But given the numbers of APAs in the pipeline these results must and will change.

There is a bamboo ceiling built by those who stereotype all APAs and thereby limit their growth , development and promotion AND the APAs who never pursue their true potential to lead and develop their own talent.

Last week, I spoke to a group and a man came up to me and gave me a "compliment." "Never heard an Asian speak as well as you. Excellent presentation. Thanks." I know what he meant. The surprise that an Asian spoke English well just underlines my point. It is something I have encountered my whole life.

ESPN news bloggers are fired and reprimanded for using ethnic slurs about Lin in the last few days. There have been numerous racist and discriminatory slurs used by the media in reference to Linsanity. One step forward two steps back. Would this be tolerated by the Black or Latino communities?

Despite all of our awkwardness about this new Asian name and face in the news, Lin is inspiring people around the world. Young and old are celebrating his performances, his humility, his hard work, and his Christian faith. Asian kids are captivated by a heroic and celebrated face that looks like theirs. Yes, some of them will dream of NBA careers, but most will dream bigger dreams.

The power of a role model changes lives. One person can trigger mass mentoring.

Jeremy Lin never gave up his dream. He continued to develop his talent, improve his skills and prepare for his opportunity. He had to fight off all of the doubters. The potential within us is most often stunted when we lose the battle with our own doubt. We all know people with incredible natural gifts, who take them for granted and others who give up on their passions. The other side of talent and potential is a curse if it is never realized.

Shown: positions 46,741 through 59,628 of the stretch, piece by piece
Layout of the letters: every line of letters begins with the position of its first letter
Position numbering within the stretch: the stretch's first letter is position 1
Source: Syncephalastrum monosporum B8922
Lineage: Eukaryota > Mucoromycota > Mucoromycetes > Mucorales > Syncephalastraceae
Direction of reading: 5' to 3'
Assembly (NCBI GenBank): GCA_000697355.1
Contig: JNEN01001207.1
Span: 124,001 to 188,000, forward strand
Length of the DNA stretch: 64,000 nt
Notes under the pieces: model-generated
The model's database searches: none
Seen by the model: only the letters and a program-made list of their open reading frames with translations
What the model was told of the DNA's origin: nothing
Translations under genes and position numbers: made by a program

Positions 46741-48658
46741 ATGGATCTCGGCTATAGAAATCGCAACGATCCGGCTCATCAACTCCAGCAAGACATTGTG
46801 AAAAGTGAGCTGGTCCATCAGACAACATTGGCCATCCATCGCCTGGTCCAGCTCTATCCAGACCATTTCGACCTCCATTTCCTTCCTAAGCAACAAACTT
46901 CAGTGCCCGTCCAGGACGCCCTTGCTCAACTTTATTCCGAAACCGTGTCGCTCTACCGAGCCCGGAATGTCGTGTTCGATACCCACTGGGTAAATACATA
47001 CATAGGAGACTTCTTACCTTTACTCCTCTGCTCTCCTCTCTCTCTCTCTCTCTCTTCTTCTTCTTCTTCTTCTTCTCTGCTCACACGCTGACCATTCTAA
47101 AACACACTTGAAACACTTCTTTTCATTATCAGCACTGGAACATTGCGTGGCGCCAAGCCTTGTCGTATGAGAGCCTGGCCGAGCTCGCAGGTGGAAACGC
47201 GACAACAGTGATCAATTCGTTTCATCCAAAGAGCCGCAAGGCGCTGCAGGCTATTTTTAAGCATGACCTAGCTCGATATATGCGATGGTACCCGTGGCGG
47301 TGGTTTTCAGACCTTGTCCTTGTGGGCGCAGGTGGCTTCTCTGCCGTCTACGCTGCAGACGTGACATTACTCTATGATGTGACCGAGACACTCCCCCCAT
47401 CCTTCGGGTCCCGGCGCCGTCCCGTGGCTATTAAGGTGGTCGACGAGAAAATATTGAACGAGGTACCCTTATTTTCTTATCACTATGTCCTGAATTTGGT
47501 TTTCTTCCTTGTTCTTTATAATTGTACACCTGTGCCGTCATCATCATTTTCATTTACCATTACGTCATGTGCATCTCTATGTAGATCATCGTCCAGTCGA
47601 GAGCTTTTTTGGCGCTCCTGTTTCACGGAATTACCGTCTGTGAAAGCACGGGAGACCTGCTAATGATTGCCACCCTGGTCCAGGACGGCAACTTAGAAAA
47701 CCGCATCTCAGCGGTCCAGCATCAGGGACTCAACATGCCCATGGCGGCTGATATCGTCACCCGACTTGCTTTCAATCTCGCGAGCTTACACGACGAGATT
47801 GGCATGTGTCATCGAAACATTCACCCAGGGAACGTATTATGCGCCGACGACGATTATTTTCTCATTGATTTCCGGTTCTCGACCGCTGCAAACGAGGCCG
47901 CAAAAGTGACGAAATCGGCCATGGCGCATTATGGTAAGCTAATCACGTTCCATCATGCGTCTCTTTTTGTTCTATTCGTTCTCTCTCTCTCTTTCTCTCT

But Lin did not do this alone. His parents encouraged his basketball and non-traditional paths. His Coach Mike D'Antoni believes in him and gave him the shot. You need a network of support and mentoring to get your chance. Who your boss/mentor/sponsor/coach is always matters.

We need people's dreams. To unshackle the restraints imposed on ourselves and on others that are not our type.

We are surrounded by Jeremy Lins everyday. They are kids, colleagues, neighbors, and fellow citizens. How do we see the potential in everyone regardless of our biases on how they look?

Thanks for reading. John


Your two-sided career mouth

It is hard to understand what people mean--when they say conflicting things.

I want to go to grad school, or travel, but we don't get off the couch.